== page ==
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Showing posts from October, 2020

Azure DevOps Docker build error–No such file or directory

When trying to build a new .NET core project using Azure DevOps it failed with the following error message: Step 6/16 : COPY ["DockerWebApplication1/DockerWebApplication1.csproj", "DockerWebApplication1/"] COPY failed: stat /var/lib/docker/tmp/docker-builder590338138/DockerWebApplication1/DockerWebApplication1.csproj: no such file or directory ##[error]COPY failed: stat /var/lib/docker/tmp/docker-builder590338138/DockerWebApplication1/DockerWebApplication1.csproj: no such file or director The problem is that the COPY command is using the wrong folder to COPY from. To fix it, update your Docker Build task: Uncheck the “Use Default Build Context” checkbox Set  the “Build Context” field to "$(System.DefaultWorkingDirectory)"

Software development is learning

In every software project you have 2 sides: the problem space and the solution space. The problem space is typically owned by a product owner, he or she knows the problem they want to solve. The solution space is owned by the developers, they know how to solve those problems. Easy right? Unfortunately it isn’t so easy as it sound. Product owners don’t always succeed in explaining the problem (or describe a workaround instead of the real problem). As a result, developers don’t always get it right the first time and build the wrong solution. The most important lesson you can take with you on any software project is that is all about learning. As you are learning nobody expects that you get it right from the first time. Instead somebody points you your mistakes and gives you feedback. So how can we become better in writing software? Not by typing faster and certainly not by making no mistakes. We become better by having better feedback faster . The key is shorter feedback loops; t

Domain Driven Design–Structuring your applications

There are a lot of options out there on how you should structure your DDD projects. Although DDD gives you a clear explanation of the different building blocks, it doesn’t prescribe any particular project setup or structure. So this leaves it up to you (and everyone else) to create a structure that works for you. A possible setup I used before can be found below: It is inspired on the blog articles below: Applied Domain-Driven Design (DDD), Part 1 - Basics Applied Domain-Driven Design (DDD), Part 2 - Domain events Applied Domain-Driven Design (DDD), Part 3 - Specification Pattern Applied Domain-Driven Design (DDD), Part 4 - Infrastructure Applied Domain-Driven Design (DDD), Part 5 - Domain Service Applied Domain-Driven Design (DDD), Part 6 - Application Services Applied Domain-Driven Design (DDD), Part 7 - Read Model Services Applied Domain-Driven Design (DDD), My Top 5 Best Practices Applied Domain-Driven Design (DDD), Event Logging & Sourcing For Auditing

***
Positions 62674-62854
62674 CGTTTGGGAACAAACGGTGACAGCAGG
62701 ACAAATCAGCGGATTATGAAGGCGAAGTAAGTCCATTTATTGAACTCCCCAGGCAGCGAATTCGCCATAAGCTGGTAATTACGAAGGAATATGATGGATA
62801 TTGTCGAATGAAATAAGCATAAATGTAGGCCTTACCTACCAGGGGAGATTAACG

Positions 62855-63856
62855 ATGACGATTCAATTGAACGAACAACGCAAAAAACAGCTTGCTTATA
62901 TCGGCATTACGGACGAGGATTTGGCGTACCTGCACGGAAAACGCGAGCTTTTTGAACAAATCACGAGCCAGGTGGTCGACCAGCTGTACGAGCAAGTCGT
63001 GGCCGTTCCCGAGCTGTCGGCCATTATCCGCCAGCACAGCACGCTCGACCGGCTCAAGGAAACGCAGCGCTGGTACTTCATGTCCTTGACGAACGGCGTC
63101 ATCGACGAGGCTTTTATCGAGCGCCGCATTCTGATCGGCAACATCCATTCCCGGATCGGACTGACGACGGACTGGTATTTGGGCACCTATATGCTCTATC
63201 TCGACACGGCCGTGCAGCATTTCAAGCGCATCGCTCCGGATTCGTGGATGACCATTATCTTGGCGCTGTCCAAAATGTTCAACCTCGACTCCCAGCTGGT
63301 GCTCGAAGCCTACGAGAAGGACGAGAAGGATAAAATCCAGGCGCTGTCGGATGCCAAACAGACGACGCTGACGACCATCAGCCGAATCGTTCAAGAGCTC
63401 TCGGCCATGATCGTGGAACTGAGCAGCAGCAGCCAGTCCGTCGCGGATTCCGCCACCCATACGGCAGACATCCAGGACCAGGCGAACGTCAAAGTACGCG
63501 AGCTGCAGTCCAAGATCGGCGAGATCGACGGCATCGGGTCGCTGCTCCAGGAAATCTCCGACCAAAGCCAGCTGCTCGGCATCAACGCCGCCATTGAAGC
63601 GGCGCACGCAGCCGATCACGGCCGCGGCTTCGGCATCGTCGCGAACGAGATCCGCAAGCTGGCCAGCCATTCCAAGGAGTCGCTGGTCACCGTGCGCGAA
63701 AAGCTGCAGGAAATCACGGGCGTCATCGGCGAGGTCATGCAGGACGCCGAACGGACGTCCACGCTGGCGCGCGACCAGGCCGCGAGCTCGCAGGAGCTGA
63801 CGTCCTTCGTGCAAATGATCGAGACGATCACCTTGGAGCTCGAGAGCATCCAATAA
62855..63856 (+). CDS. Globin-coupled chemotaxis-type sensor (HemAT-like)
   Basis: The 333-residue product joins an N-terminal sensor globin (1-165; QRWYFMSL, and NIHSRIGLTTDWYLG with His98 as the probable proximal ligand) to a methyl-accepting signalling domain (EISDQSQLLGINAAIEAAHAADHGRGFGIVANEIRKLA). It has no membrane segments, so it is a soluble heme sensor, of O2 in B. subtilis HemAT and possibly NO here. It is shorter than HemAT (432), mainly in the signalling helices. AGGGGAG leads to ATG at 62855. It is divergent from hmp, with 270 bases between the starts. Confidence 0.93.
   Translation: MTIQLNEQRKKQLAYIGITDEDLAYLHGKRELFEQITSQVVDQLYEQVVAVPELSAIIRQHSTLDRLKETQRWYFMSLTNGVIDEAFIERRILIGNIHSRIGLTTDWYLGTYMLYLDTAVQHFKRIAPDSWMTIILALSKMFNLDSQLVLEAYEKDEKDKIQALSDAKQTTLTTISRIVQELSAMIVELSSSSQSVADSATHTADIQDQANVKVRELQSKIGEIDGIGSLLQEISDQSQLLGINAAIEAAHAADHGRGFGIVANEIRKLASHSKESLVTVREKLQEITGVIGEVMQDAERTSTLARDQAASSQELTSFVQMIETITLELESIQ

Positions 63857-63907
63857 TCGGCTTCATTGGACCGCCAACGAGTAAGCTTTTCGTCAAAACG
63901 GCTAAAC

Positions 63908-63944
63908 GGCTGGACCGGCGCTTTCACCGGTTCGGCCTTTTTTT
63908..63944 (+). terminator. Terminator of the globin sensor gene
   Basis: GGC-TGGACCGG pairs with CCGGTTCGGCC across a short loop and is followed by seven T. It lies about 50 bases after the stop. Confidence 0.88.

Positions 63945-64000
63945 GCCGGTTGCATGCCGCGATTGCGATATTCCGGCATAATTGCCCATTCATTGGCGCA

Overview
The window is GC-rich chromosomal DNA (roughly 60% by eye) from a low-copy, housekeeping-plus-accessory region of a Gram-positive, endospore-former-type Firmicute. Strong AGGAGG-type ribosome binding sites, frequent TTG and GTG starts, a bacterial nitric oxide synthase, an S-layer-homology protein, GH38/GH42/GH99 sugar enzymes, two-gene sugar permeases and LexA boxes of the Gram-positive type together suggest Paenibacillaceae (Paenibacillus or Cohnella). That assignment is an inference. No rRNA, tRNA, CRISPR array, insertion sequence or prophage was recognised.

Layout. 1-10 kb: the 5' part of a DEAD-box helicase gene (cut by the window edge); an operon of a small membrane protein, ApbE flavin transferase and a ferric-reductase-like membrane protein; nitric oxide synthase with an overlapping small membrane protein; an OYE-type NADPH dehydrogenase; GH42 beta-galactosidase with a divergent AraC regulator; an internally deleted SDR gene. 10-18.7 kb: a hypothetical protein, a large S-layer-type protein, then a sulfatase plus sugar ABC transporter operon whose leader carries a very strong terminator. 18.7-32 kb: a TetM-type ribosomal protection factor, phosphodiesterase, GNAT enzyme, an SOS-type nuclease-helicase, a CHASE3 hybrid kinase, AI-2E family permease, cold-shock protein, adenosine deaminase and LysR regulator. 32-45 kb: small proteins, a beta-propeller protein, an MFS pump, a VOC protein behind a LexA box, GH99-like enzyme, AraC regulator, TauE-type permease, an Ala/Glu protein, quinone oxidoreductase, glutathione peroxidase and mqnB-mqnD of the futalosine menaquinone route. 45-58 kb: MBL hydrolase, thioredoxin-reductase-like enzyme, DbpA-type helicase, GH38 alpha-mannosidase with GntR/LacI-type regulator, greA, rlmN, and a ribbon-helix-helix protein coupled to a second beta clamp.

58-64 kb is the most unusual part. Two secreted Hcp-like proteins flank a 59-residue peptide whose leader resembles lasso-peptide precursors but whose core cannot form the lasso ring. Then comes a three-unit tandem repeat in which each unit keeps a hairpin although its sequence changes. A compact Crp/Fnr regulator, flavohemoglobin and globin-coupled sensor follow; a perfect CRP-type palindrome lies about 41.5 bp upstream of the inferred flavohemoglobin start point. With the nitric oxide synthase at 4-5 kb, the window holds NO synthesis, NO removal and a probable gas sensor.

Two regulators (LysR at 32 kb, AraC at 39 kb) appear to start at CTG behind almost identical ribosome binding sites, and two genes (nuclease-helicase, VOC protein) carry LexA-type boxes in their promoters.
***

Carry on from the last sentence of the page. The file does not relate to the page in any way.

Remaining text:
HotChocolate - Apollo Tracing

To investigate what’s going on inside your GraphQL backend I would recommend to enable Apollo tracing. You can always enable this but as this has a (small) performance impact, a better way is to enable it on demand. In HotChocolate you can specify this through the QueryExecutionOptions: After doing that, tracing will be activated when ad GraphQL-Tracing HTTP header with a value of 1 is added to the request. Now your GraphQL result will not only contain the data but also tracing information. GraphQL tools like GraphQL Playground can visualize this data: If the tracing information is not shown, check your GraphQL Playground settings and see if "tracing.hideTracingResponse" is set to false.